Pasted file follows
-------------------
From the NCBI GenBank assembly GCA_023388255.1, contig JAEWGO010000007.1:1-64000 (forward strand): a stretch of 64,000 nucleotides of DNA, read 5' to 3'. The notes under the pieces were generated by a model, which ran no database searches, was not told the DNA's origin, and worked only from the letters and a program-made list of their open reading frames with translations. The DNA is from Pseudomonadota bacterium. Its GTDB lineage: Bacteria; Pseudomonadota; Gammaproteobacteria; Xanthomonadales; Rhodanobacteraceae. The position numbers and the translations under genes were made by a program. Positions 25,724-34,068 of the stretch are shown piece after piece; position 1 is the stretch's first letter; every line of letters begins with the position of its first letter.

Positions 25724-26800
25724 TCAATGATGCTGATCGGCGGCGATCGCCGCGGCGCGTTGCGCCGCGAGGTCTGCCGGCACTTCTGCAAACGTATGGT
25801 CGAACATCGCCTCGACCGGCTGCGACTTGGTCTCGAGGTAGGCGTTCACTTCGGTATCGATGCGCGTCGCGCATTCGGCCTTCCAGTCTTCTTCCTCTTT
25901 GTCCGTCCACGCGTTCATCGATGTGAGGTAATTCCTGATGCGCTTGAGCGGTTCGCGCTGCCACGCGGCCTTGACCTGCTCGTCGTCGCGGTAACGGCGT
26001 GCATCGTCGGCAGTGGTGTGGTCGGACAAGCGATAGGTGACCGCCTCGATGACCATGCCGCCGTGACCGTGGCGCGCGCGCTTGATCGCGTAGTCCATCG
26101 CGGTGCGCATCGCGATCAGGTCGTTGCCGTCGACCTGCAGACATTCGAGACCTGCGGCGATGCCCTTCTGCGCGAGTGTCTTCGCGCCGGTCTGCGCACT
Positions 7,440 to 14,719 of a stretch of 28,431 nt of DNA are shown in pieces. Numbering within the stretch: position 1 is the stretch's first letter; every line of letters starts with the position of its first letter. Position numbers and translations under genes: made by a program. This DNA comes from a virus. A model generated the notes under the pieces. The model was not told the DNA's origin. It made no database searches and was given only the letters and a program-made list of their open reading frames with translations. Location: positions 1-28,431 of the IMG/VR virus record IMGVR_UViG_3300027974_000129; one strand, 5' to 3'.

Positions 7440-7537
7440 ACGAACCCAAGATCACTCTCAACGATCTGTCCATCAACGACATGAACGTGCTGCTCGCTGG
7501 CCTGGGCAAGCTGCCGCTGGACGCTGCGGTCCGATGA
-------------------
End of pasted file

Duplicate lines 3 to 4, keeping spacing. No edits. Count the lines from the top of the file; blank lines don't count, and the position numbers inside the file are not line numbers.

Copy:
25724 TCAATGATGCTGATCGGCGGCGATCGCCGCGGCGCGTTGCGCCGCGAGGTCTGCCGGCACTTCTGCAAACGTATGGT
25801 CGAACATCGCCTCGACCGGCTGCGACTTGGTCTCGAGGTAGGCGTTCACTTCGGTATCGATGCGCGTCGCGCATTCGGCCTTCCAGTCTTCTTCCTCTTT